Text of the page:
Crowd sourcing for best recommendations
Amazon.com gives customers great recommendations based on their buying behavior and interests. Recently, I downloaded some free Kindle classics. Now Amazon wants me to choose more — the Count of Monte Cristo, War & Peace and The Legend of Sleepy Hollow. In September 2009, Netflix awarded a prize of $1 million to the team that wrote the best software for recommending movies. The competition lasted nearly three years with competitors sharing results online. The winning solution is described in three technical papers on www.netflixprize.com. This has stimulated development of software to help people make optimal choices — recommendation engines.
Where do you look to choose local businesses, like restaurants, shops and theaters? Websites like Yelp, Google and Trip Advisor rank establishments using star ratings. Five stars is good, one star is bad. A coffee shop that gets five stars from teenagers texting on cell phones may get low ratings from professionals working on laptops.
Bizzy (www.bizzy.com) thinks it has a better way to help consumers choose businesses. I met with Bizzy's founder and president, Gadi Shamia, and Ryan Kuder, its vice president of marketing, at Red Rock Coffee. Gadi sold a company to SAP, where he focused on small businesses, and Ryan has worked at Yahoo! and eBay.
More than a coffee house, Red Rock offers concerts, a book club, technical meetings and open mic nights. So Bizzy also hopes to help local businesses like Red Rock get news out about happenings, gatherings and events.
Bizzy gives consumers recommendations by finding others with similar tastes. So if I like Red Rock and Books Inc. and someone else likes Red Rock, Books Inc. and Shoreline Park, then Bizzy might recommend I visit Shoreline Park. Bizzy relies on crowd sourcing. In the first 72 hours of operation, Bizzy users shared over 40,000 businesses in 46 states. With over half a million businesses supplying food and drink in the United States, it wants millions of users to enter quality recommendations.
Bizzy's system, which is currently in beta test, will ask you twenty questions. You decide whether to answer them. For example, if you don't run, skip the question that asks you for the best running gear shop. I tried Bizzy and after answering questions, it recommended Chinese restaurant Chef Chu's, kitchen store Williams-Sonoma and department store Neiman-Marcus (I prefer Nordstrom).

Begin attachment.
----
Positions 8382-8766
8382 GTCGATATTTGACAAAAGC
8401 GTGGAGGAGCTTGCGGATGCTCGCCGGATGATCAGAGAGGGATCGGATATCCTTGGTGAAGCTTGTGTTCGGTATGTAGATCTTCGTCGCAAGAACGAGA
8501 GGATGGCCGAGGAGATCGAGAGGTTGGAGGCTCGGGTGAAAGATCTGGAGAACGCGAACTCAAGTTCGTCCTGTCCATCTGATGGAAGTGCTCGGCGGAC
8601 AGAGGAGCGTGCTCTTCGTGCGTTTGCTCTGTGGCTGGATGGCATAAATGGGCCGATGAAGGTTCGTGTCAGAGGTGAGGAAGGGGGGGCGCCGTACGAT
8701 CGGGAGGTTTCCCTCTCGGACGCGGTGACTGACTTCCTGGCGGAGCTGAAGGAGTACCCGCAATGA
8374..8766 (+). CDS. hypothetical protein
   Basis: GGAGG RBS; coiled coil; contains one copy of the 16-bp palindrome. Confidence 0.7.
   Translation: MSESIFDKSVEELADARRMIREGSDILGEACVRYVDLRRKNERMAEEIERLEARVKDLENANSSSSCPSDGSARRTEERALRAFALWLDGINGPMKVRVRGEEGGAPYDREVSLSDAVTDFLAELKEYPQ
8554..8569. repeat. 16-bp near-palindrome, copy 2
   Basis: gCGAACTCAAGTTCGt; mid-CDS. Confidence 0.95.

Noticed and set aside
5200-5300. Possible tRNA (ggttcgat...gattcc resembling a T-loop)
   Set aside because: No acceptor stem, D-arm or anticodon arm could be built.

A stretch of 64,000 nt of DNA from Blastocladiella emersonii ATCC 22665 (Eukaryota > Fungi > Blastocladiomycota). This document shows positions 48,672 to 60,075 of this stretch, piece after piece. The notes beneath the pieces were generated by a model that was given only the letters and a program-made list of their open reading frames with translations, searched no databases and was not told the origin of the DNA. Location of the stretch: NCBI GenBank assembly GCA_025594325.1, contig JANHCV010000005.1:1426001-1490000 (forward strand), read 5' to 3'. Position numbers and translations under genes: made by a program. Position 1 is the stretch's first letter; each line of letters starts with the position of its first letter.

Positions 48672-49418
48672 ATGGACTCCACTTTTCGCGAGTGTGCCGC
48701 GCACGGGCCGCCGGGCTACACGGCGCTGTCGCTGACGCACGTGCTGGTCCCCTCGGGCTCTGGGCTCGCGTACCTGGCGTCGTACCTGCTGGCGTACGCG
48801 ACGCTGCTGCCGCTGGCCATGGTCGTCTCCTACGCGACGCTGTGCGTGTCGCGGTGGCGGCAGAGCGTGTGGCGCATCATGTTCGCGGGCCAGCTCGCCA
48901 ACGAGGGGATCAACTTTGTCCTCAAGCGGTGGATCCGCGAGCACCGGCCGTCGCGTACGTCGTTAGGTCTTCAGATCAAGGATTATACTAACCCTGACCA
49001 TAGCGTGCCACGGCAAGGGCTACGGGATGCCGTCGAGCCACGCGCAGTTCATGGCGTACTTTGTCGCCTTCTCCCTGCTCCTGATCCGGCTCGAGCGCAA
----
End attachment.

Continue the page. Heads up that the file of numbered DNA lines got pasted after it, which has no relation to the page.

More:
Bizzy is entering a very crowded space. Urbanspoon, Open Table and Foodspotting are just some of the iPhone apps that I use to find restaurants. Bizzy will soon have a mobile application. Like Twitter, Bizzy is quite open — it reveals those with similar interests and their recommendations. It could evolve to compete with dating websites Match.com and eHarmony, but Bizzy officials doesn't see that in their plans.
Bizzy has 15 employees and is wholly-owned by ReachLocal, a southern Californian company. Gadi says this allows him to concentrate on building the business, rather than raising startup capital. So why did he decide to locate in Mountain View? Good transportation, easy parking and a vibrant downtown that attracts talent from both San Francisco and San Jose, he said.
Every vendor needs a good recommendation engine, and many big companies, like Amazon and Netflix, have them already. Bizzy hopes to help the little guys.
Gadi and Ryan have set Mountain View Voice readers a challenge. Can we get 1,000 people in Mountain View to provide recommendations to Bizzy in a week?
Angela Hey can be contacted at email@example.com and followed on Twitter at amhey.